Charles Daniels is a former GP, and is now a Consultant in Palliative Medicine and Medical Director, St Luke’s Hospice, and a Visiting Senior Fellow, Primary Care Unit, Cambridge University.
There is increasing discussion about how to support health and social care professionals with advance care planning conversations for people likely to be in the last year of life. To support such discussions tools have been developed that guide ways to promote these difficult conversations.1,2,3,4 The ‘Serious Illness Care Guide (SICG)’ offers a script to facilitate advance care planning (ACP) conversations.5 However, the rigidity of the recommended script proved daunting for many of health professionals we introduced it to. So we developed a simpler, more accessible tool, referred to as to the ‘4Ws + 1’. It comprises the following four key statements to navigate difficult conversations:
1. “I wish I didn’t need to have this conversation…” is used to demonstrate empathy and warn people of what may follow.
The ‘4Ws + 1’ comprises … four key statements to navigate difficult conversations.
3. “I wonder whether you would find it helpful to focus our thinking on these concerns, and think how we may plan your care?” invites further discussion, but allows a person to decline.
4. The final and most important “W” an invitation: “What would matter to you if our concerns were to materialise?”
The ‘4 Ws’ conclude with the ‘+1’, a reminder to discuss at least one positive action that can be enacted before discussing any omissions. This lessens the need for the conversation to be a negative experience only focusing on not transferring the patient to hospital, or getting a DNACPR form signed.
We initially piloted the ‘4 Ws +1’ with 24 health and social care professionals across care homes to develop their confidence in supporting residents to consider advance care plans (ACPs). At the initial training session, staff stated they frequently found these discussions disheartening and very difficult to initiate. We then introduced them to a tool and rehearsed how the conversations and how it could be introduced into admission processes and/or everyday conversations with residents. We encouraged them to experiment.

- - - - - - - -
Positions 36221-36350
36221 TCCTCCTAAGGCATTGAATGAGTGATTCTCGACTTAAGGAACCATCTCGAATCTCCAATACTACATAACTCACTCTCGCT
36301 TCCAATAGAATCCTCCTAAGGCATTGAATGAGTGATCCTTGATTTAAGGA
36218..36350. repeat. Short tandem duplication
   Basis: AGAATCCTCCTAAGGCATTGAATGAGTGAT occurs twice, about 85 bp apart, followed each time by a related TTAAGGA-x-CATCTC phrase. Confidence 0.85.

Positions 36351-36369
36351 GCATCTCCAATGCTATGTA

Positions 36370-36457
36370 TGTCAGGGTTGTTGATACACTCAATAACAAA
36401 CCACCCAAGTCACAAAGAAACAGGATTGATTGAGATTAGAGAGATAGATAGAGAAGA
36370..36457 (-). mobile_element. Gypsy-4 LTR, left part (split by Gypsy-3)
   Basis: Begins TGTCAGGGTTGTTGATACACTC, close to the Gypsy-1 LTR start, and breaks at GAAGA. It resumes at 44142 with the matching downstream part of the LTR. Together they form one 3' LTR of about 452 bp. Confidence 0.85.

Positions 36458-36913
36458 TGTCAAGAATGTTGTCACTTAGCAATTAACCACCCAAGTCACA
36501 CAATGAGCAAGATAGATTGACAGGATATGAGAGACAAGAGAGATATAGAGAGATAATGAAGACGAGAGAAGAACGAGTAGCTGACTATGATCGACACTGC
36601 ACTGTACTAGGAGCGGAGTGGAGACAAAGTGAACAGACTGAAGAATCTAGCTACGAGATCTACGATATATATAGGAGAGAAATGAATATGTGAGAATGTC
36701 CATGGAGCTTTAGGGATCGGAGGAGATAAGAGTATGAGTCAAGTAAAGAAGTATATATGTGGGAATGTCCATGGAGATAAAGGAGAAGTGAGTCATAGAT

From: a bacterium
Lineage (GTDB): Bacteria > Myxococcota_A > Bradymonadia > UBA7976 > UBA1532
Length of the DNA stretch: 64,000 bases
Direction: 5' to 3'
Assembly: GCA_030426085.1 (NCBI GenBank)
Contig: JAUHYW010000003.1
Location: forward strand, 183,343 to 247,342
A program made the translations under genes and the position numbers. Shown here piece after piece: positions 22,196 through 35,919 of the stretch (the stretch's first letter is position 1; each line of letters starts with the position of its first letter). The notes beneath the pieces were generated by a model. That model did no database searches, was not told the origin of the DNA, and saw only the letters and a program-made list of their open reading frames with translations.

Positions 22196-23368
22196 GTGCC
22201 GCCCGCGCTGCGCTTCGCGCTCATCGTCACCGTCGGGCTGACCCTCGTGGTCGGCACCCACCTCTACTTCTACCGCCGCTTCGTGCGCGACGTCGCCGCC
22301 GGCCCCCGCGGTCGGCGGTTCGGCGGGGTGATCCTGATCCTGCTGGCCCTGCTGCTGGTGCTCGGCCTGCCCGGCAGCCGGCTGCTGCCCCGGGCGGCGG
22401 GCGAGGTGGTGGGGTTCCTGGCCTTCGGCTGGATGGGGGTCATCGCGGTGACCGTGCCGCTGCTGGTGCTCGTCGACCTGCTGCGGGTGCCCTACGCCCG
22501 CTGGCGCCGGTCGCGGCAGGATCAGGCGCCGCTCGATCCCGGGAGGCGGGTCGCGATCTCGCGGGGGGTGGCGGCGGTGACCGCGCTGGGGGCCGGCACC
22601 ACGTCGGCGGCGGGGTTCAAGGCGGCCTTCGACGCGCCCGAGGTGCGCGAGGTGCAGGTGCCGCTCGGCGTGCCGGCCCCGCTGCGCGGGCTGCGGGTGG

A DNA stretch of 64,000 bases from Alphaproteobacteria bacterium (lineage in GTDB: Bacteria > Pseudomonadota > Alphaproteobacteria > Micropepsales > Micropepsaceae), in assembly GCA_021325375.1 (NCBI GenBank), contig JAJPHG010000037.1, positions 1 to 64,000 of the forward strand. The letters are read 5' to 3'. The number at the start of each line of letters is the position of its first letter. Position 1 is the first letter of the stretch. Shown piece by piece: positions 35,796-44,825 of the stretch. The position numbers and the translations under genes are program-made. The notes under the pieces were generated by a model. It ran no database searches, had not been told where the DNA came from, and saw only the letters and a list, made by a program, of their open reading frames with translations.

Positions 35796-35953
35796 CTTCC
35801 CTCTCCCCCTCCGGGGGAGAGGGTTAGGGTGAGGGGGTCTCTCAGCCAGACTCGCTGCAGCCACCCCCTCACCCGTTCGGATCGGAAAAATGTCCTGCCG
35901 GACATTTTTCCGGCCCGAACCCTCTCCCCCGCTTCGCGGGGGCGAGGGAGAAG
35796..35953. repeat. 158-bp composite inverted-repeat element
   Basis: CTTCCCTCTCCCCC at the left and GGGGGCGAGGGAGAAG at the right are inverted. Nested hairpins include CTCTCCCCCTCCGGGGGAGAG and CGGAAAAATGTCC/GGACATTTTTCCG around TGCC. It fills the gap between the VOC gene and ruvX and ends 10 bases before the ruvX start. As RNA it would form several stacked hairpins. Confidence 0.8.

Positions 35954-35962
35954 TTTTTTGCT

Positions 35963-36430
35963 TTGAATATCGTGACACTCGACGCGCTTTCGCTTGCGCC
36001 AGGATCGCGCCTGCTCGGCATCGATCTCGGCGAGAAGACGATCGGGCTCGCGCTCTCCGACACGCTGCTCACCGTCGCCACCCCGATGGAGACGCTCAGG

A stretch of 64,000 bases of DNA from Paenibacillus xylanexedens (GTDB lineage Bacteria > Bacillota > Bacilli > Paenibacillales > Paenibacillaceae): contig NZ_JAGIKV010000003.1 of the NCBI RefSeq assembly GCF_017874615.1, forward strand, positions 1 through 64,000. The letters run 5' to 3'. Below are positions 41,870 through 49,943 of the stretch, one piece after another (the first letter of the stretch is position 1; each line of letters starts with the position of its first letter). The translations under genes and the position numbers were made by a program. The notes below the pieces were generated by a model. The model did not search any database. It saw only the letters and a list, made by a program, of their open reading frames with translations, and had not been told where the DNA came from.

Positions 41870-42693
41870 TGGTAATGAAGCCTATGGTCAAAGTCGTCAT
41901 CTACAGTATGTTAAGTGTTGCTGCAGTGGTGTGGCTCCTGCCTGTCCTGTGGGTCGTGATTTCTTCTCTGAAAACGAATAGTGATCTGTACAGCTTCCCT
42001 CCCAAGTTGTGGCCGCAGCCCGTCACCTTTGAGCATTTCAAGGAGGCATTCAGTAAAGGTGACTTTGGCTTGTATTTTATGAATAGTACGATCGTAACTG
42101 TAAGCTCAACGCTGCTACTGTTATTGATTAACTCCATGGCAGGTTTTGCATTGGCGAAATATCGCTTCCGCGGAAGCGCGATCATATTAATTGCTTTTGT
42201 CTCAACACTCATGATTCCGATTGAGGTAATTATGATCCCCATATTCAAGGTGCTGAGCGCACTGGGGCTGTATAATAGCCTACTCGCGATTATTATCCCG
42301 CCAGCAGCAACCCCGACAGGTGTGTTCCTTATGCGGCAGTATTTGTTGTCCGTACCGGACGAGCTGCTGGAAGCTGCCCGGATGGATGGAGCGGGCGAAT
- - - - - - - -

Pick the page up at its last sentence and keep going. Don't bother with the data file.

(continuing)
Two subsequent sessions were organised, spaced fortnightly, where staff were invited to critically reflect on using the “4Ws +1 and in what ways this style of conversation influenced experiences and outcomes. Without exception, all staff reported that they found the “4Ws +1” practical and memorable and had begun to experi
It … helped them make what hitherto was a difficult and negative conversation into something positive and ultimately supportive.
ment withit. Specifically the final ‘W’ (What would matter …?) resonated deeply with them. It enabled them to have what were previously difficult conversations with families. They told us that being able to know (in a residents own words) what mattered to them, helped family members reach consensus on difficult decisions. The ‘+1’ which reminded them first to identify what they were able to do to support a resident’s wishes. The dialogue helped them recognise the importance of company, comfort, family presence, spiritual care, pain control and dignity and more. They spoke evocatively that it also helped them make what hitherto was a difficult and negative conversation into something positive and ultimately supportive.
We learned home staff were uncomfortable and often distressed providing advance care planning documentation to residents to complete on admission. Second, we discovered previously developed yet rigid models for initiating difficult end of life care and ACP conversations were often hard to put into practice. Third, through dismantling them we identified five key constructs that were acceptable for staff and feasible to use in everyday care. Fifth and most importantly they we discovered the “4Ws+1” empowered them to engage in important, previously fear-making discussions.
Whilst not yet further evaluated, medical colleagues have responded in the same way to the tool. We believe it has potential to be operationalised across multiple disciplines, medical specialities and settings of care. We could not have developed this tool without Bernacki’s inspired tool, but have found that a simplification of this tool and supporting staff develop their confidence in their innate communication skills is imperative . We offer it to all to share.
5. Bernacki R, Hutchings M, Vick J, et al. Development of the Serious Illness Care Program: a randomised controlled trial of a palliative care communication intervention. BMJ Open 2015;5:e009032. doi:http://dx.doi.org/10.1136/bmjopen-2015-009032